Do you want to improve your webcast with effective PowerPoint slides? If so, remember . . . If you can't explain it simply, you don't understand it well enough. Albert Einstein
Photo by: Petr Kratochvil
1) Make it Interesting – PowerPoint Hell or Death by PowerPoint can happen when you’re sitting in a meeting or conference room and looking at streaming media. These two phrases were coined in response to PowerPoint being used poorly. Like many, you’ve probably wondered why so many presenters don’t realize that reading slides that are dense with text is really boring. Besides, your audience can read faster than you can speak. PowerPoint slides should reinforce what is said, not repeat it. Let the slides present the essence of your message. Get your point across graphically, either in writing or through an image that represents what you are saying.
2) Keep it Easy on the Eyes – Fancy fonts may be fun, but they can be hard to read. Although there is some debate, conventional wisdom and online tradition hold that sans serif typefaces work best. Sans is French for without. Serif refers to the fancy embellishment on the edges of letters. Arial and Calibri are good options because they don’t flash or shimmer. Stay away from ALL CAPS; they are harder to read than Initial Caps. If you can’t say it using a font that is size 30 or larger, find another way to communicate the concept or message.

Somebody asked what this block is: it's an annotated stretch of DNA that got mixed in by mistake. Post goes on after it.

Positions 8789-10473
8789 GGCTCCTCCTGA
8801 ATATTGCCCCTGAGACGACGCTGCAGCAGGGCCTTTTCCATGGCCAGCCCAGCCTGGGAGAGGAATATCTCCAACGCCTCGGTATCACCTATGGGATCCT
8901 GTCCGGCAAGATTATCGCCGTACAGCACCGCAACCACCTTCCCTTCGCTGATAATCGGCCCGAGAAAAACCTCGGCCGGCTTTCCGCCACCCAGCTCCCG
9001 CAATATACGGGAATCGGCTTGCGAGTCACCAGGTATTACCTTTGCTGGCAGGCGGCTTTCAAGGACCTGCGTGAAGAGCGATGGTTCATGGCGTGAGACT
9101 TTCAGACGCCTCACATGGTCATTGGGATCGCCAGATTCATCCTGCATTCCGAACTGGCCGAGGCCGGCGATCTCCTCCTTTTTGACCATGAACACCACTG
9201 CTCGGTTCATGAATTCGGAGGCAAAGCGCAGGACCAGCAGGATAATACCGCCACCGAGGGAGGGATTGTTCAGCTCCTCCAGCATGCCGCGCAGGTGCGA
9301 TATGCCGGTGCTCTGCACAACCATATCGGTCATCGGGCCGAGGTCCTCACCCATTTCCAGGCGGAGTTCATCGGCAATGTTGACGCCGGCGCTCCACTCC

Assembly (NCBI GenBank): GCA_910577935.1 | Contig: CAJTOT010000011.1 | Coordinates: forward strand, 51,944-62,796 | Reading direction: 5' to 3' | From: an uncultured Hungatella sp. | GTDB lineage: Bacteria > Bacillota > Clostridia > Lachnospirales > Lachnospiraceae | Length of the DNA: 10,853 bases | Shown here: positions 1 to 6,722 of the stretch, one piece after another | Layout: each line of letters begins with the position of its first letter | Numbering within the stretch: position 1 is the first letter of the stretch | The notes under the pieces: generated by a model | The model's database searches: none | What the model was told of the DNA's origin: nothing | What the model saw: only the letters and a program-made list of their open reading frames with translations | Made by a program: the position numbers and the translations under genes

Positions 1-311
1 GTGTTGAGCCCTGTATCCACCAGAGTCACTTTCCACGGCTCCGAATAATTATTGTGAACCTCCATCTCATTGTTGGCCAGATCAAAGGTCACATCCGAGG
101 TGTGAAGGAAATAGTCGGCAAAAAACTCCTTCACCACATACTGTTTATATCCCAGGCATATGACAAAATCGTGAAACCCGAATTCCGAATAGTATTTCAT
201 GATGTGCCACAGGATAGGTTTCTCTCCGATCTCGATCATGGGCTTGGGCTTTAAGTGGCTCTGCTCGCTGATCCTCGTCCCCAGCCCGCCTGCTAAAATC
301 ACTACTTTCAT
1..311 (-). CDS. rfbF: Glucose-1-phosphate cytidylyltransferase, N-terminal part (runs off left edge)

3) Don’t think like a Presenter – When you’re part of an audience, what do you want? Chances are you’re looking for useful information presented in a clear, concise and interesting way. Participants in the room with you are like those watching your web video; they’re probably not looking for excruciating detail. When developing streaming video content, continually ask - so what? What is it that the audience needs to know, and why? Your PowerPoint and web video need to be compelling and complement each other.
4) Let Someone Else Proofread – It may not be convenient, but it is worth it. I couldn’t find a name for it, so I made one up – misproofread. That’s what happens when an author tries to proof her or his work; the mind fills in the blanks and perceives that spelling and punctuation are correct. Very few people can proofread their work effectively. PowerPoint slide proofreading goes beyond spelling, it includes making sure the look and feel are consistent and professional. You wouldn’t want typos to undermine the credibility of your webcast presentation.
5) Use Visual Interest, not Overload – Ah yes, the fine art of balancing elegance and flash. You want the PowerPoint to be colorful but stick to the basics. Use a master slide that isn’t overpowering, especially if you are going to include images or graphics. Use dark text on a light background, or light text on a dark background. Choose colors that are pleasing and will show up well using a projector as well as alongside your streaming video.
Don’t forget, it’s not about you, it’s about them (you remember them - the audience).